In a quiet revolution in the nation's countryside, rural women have begun to recast their lives and their communities and, in making those changes, are significantly reshaping the culture of rural America.
From the hollows of Appalachia to the prairies of the Midwest, up the country and down, rural women are becoming community and family leaders in ways unfamiliar to them, creating new traditions while losing some of the old ones.
The movement has no name, but it does have a voice -- lots of voices.
"I know the strength of the women, and without that strength, I don't think this community would survive," said Maxine Waller, a 42-year-old community organizer from an Appalachian village in southwestern Virginia, one stop in a recent trip that included nearly three dozen interviews with women in rural sections of Maryland, Ohio, Virginia and Pennsylvania. "It's as though we've been asleep," Mrs. Waller said. "And now we're awake. I knowed we could do it."
Pushed into the labor force out of economic necessity, many country women are finding the workplace to be their pathway to self-expression, determining their own fates and a kind of spiritual liberation.
No longer content to serve as silent partner as the economy topples around them, rural women are becoming active in areas such as economic and community development, and they are running for political office.
"Some people said a woman couldn't win. No one said a woman couldn't run," noted 51-year-old Brenda Butscher, who did both last November when she became the first female county commissioner elected in Maryland's Garrett County.
As women join the work force, child-care centers have begun to proliferate across the countryside. And women's support groups are cropping up.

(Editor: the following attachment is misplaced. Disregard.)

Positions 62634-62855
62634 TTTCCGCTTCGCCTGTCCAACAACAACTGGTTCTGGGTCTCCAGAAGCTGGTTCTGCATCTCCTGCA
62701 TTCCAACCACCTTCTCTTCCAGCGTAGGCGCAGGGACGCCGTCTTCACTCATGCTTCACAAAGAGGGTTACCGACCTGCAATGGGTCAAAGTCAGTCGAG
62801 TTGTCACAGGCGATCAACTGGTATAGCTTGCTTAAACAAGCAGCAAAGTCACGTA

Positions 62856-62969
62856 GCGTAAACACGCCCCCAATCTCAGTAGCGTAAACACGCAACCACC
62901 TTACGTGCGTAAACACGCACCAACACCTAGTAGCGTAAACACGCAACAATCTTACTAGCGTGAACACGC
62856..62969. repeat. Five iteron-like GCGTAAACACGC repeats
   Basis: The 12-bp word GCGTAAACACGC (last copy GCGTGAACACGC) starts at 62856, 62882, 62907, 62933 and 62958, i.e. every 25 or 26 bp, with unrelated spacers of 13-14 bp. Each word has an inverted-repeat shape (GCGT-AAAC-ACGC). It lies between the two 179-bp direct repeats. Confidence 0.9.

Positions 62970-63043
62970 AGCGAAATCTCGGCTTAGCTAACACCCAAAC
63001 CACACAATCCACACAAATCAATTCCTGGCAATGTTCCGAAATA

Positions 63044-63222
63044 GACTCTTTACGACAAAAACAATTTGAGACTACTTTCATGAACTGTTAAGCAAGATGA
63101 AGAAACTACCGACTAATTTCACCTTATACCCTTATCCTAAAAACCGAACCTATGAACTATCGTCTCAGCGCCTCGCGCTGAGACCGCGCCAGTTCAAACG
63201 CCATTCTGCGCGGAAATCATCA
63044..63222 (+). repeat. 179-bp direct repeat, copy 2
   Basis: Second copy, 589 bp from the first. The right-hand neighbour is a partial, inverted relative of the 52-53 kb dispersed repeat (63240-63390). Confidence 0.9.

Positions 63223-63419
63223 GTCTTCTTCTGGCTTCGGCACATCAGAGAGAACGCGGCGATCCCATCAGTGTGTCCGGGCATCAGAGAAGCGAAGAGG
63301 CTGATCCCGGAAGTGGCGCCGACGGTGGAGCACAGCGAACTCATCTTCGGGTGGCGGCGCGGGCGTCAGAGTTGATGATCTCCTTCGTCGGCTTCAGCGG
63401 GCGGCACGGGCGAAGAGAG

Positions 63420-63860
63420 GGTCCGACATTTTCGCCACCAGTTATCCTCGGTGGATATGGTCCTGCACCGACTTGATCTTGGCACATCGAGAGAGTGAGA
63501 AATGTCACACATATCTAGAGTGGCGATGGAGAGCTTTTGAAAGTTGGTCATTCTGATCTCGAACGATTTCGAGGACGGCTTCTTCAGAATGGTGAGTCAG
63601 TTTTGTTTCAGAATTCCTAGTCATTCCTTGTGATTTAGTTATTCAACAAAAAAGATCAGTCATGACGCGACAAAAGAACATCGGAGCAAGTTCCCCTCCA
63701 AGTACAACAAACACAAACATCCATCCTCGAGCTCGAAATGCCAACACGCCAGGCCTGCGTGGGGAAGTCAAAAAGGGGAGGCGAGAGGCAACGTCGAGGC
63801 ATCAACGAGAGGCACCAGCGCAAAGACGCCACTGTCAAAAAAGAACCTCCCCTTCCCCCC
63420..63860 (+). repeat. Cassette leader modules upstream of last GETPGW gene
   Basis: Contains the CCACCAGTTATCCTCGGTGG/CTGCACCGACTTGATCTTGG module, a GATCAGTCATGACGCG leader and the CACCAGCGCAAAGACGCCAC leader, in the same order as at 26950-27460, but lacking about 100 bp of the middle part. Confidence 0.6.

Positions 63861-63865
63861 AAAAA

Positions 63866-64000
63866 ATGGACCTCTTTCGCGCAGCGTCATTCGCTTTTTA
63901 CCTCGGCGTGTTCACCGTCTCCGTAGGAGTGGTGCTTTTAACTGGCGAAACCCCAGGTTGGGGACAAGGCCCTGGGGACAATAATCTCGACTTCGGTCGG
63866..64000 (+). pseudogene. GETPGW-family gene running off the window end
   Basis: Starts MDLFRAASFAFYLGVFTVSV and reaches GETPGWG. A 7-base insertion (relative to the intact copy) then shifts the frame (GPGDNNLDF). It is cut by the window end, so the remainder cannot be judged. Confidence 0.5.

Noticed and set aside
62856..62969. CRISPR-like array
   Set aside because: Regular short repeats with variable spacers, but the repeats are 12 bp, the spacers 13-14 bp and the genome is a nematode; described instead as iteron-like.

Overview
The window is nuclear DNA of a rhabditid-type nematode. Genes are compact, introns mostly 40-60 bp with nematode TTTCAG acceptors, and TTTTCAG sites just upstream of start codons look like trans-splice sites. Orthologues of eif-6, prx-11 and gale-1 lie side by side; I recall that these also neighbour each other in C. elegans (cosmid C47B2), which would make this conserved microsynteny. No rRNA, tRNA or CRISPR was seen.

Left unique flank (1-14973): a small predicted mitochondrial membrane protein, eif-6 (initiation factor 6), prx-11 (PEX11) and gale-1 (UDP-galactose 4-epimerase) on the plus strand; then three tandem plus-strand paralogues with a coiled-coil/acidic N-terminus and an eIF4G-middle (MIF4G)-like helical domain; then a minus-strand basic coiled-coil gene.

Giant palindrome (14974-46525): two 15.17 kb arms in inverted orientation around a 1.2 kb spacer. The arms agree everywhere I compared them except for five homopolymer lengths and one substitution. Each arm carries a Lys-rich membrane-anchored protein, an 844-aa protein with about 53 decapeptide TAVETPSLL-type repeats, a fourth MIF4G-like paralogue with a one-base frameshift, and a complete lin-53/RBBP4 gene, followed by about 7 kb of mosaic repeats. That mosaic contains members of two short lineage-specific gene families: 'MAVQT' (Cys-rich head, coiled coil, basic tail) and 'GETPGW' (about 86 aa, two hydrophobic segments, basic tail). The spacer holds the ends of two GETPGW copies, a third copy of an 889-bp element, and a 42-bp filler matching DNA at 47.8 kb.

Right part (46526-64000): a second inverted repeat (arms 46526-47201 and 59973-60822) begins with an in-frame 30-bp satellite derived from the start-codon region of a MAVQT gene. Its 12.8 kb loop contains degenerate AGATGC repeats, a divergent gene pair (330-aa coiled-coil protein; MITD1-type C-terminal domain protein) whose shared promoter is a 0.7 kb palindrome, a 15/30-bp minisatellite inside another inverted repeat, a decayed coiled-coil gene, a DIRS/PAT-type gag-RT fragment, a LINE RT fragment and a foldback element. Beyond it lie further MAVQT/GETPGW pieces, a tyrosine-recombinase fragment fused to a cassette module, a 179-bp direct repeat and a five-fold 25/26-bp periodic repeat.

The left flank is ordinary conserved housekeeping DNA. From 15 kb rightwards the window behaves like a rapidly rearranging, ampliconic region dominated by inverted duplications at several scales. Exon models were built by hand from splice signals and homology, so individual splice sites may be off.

Traditional "women's work" -- the potluck suppers that are the bread and butter of fire halls and churches -- has gone by the wayside in many communities because women no longer have as much time for volunteer activities. In recognition of women's shifting role, Farm Wife magazine recently changed its name to Country Woman.
"It's as though a piece of rural life is slipping away," said 26-year-old Kim Miller, a businesswoman from southern Pennsylvania who will marry her farmer fiance next month. "Even as I embrace a contemporary role, I mourn the loss of some of our traditions."
Not since the prairie days of the 19th century, according to rural sociologists and cultural anthropologists, have country women been so tested.
And the changes have not come without pain. The rural family, mythologized as strong, stable and safe from the ills of urban society, is fragmenting and growing ever poorer.
A recently published U.S. Department of Agriculture survey reports that the number of rural children not living with both parents nearly doubled from 1960 to 1988, to 25 percent from 14 percent.
Demographic changes in the family structure accounted for 60 percent of the increase in poverty among rural children in the 1980s. Yet, an all-time high of 51 percent of rural women work.
"We are the shock absorbers," said Cornelia Flora, a rural sociologist at Virginia Polytechnic Institute in Blacksburg, Va.
"Women have assumed that if something has to be done, we'll do it. It is not that feminists are running out into the countryside, demonstrating what people can do. It's women doing what they have to do.
"This isn't a matter of, 'Oh, gee, isn't it wonderful that these women are becoming fulfilled,' " said Ms. Flora, who has studied rural women for nearly two decades. "These women are holding their communities together. They're holding this country together. This is one for the history books."
Garrett County, Md.
When the maples begin to turn red on Betty and Leslie Guard's dairy farm, it is time to harvest corn for silage, plant winter barley and do some fall plowing. It's a rhythm that the Guards have kept time to since they fell in love doing the do-si-do at a Saturday night square dance 46 years ago.
In this westernmost corner of Maryland, where the mountains top out at more than 3,000 feet, the 65-year-old Mrs. Guard sets the timer on her microwave oven for store-bought vegetable lasagna, which will be lunch today for Mr. Guard while she drives to Cumberland, 45 miles to the east, to visit her stockbroker.
"All around me, I see women taking more interest in what's going on around us, politically and economically," said Mrs. Guard, who in 1979 became the first woman on the board of directors of the region's rural electric cooperative.
"We aren't hicks or backwoods people because we live in the country, and every time I leave my house I try to break that mythology."